I would like to welcome back Shannon Thompson, who was on Author Interview Friday when I first started my blog about a year ago. This young lady is an inspiration to everyone, and especially to the young people that are contemplating starting into a career as a writer.
Shannon, complete this sentence….. My first ever published piece of writing was November Snow. It was a dystopian science-fiction novel for teens. It was published in 2007, but I hope to re-publish it one day. (It’s still available as a paperback, but I was 16 when it was published. I would love to send it out in the world again.)
How long did it take you to publish your fist manuscript? November Snow was completed in 2005, but it wasn’t published until 2007, so two years. I didn’t get published again until 2012, but since then, I’ve had a steady stream, so never give up – it might take a few years, but it’s worth it.
What advise would you give to new writers just getting started with their first manuscript? During your first manuscript attempt, don’t put too much pressure on yourself. Just enjoy the writing, feel the story, and if it works out – great! – if it doesn’t , that’s okay, too. I believe I wrote two novels almost to the end before I finished November Snow. Sometimes, artists have to create a lot before they finish what they want to share with the world.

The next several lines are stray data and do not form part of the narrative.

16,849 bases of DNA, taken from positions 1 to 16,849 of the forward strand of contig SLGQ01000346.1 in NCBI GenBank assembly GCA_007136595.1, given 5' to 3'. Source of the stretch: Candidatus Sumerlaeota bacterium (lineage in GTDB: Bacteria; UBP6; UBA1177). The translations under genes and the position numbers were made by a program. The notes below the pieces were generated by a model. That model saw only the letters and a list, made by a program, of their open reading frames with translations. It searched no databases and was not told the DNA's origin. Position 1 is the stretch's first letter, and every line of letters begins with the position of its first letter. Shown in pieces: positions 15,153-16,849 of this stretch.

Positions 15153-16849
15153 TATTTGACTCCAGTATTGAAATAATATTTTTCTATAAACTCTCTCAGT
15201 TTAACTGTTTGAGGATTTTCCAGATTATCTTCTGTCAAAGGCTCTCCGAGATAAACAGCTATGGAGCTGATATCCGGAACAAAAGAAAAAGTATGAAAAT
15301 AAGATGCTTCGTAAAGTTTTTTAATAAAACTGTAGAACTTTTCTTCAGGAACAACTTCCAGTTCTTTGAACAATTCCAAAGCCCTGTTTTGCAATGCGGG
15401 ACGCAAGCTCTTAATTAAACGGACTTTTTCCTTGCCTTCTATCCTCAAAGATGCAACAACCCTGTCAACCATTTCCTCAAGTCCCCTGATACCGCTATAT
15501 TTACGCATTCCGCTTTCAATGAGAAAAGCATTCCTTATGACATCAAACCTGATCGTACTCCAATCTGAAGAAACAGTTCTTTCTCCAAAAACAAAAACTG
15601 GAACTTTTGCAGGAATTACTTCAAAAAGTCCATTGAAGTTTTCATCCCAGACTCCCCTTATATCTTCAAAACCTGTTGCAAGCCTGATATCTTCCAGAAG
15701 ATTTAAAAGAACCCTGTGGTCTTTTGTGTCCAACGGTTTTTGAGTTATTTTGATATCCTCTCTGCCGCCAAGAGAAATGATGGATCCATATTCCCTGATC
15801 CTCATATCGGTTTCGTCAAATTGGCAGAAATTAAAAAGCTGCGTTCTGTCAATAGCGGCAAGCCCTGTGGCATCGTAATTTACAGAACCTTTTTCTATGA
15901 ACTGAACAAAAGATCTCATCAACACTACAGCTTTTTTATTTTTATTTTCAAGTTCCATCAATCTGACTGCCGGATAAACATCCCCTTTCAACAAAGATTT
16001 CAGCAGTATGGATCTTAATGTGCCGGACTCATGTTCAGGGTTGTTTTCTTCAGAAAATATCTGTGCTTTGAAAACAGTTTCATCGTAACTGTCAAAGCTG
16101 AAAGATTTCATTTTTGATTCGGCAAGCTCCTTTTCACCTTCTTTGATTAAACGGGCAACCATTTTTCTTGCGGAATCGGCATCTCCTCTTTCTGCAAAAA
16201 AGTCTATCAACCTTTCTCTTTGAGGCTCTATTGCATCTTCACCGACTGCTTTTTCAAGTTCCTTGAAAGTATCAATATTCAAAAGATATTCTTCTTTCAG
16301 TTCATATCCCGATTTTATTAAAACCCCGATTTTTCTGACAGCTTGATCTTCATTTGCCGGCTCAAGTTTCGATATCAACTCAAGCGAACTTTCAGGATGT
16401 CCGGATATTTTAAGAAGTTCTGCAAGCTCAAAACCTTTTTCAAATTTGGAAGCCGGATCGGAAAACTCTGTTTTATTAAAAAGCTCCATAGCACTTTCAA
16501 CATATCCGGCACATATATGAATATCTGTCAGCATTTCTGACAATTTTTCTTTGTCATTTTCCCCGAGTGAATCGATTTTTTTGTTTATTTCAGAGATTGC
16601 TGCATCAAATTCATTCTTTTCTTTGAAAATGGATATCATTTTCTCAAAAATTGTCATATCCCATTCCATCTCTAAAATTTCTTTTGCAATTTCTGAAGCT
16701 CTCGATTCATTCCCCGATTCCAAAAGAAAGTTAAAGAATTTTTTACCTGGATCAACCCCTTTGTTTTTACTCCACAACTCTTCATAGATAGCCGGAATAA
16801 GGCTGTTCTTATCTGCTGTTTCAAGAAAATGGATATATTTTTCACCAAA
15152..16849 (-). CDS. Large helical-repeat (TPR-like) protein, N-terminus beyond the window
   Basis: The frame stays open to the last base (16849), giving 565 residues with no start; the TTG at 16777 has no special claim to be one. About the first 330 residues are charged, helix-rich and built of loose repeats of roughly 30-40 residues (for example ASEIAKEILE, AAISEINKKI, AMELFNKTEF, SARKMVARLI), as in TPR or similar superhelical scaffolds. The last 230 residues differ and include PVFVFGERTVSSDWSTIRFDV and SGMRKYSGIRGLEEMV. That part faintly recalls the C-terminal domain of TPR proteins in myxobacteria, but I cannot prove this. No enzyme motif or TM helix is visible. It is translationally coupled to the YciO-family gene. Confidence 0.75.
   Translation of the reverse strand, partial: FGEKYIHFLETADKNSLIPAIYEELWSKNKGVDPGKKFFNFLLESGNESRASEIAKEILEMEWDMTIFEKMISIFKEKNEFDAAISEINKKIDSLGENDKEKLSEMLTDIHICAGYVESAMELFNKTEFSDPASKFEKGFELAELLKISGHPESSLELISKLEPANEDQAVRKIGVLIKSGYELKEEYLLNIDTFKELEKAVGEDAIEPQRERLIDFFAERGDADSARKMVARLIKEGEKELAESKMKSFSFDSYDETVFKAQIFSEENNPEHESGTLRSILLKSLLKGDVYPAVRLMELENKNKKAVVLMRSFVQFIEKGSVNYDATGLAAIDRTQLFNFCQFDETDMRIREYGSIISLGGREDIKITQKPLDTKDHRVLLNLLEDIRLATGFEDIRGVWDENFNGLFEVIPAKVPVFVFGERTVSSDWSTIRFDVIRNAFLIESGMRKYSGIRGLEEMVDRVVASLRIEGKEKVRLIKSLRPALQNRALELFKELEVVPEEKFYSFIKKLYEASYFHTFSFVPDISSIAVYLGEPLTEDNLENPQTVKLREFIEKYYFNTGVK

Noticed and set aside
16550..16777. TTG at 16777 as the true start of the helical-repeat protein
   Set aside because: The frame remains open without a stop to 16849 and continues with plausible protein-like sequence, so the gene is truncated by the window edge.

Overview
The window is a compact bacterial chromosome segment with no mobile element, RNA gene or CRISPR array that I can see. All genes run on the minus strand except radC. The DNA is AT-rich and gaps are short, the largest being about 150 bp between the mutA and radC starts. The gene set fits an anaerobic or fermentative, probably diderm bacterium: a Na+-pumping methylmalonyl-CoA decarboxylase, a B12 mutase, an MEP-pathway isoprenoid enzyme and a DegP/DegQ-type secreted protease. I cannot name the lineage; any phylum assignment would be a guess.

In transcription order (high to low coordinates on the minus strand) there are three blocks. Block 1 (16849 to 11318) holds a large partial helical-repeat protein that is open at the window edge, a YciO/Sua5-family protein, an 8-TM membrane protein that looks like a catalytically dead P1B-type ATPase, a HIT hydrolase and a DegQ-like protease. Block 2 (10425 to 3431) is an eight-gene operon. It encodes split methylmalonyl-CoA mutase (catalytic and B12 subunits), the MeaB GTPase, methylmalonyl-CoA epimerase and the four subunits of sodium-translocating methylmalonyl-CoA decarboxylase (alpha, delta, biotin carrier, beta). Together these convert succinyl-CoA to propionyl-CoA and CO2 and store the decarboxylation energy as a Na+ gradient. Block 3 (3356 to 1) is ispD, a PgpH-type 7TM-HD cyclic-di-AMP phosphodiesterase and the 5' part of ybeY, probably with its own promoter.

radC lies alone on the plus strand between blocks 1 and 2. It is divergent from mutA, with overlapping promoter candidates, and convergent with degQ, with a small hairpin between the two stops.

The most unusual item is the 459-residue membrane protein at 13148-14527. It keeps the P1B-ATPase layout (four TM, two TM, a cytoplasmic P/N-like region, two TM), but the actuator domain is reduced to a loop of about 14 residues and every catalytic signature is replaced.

Do you have a background in writing or take any special writing courses that helped you along the way? Sure! My mother was a writer, so she taught me a lot. After that, I was taken under the wing of T.L. McCown, and then I went to the University of Kansas where I studied poetry, fiction, screen writing, and many kinds of literature.
Do you follow a structure pattern such as staying in chronological order, or alternating points in time or different POV’s: My published novels alternate between a boy and a girl telling the story. My upcoming novel that releases March 27 also alternates, but my NEXT novel is only told from one perspective, so I’m excited to share it with everyone.
Many of us cross over genres and it is difficult to pinpoint one to fit our books. For the book we are promoting today, what shelf would we find it on if it were in a bricks and mortar bookstore? Minutes Before Sunset and Seconds Before Sunrise in The Timely Death Trilogy would be in the Young-Adult section for sure, probably in paranormal romance.
Do you always write in the same genre? Actually, I’m a firm believer in writers exploring other genres, even if they don’t plan on publishing it, because we learn by pushing through our boundaries. I’ve written in many genres, and I was amazed that I ended up getting some of my “outside” genres published, such as military fiction and poetry.
Here is her synopsis for her 2nd book, Seconds Before Sunrise
Two nightmares. One memory.
“Chaos within destiny. It was the definition of our love.”
Eric has weeks before his final battle when he’s in an accident. Forced to face his human side, he knows he can’t survive if he fights alone. But he doesn’t want to surrender, even if he becomes the sacrifice for war.
Jessica’s memory isn’t the only thing she’s lost. Her desire to find her parents is gone and so is her confidence. But when fate leaves nightmares behind, she decides to find the boy she sees in them, even if it risks her sanity.
Thank you Shannon. I can’t even imagine having enough of my head together to write a novel at sixteen. Good luck in your career. I know you will go far. I expect to see your books to be equal to the Harry Potters and Hungers Games of the world very soon. Readers, go to her website below to get more information and to buy her books.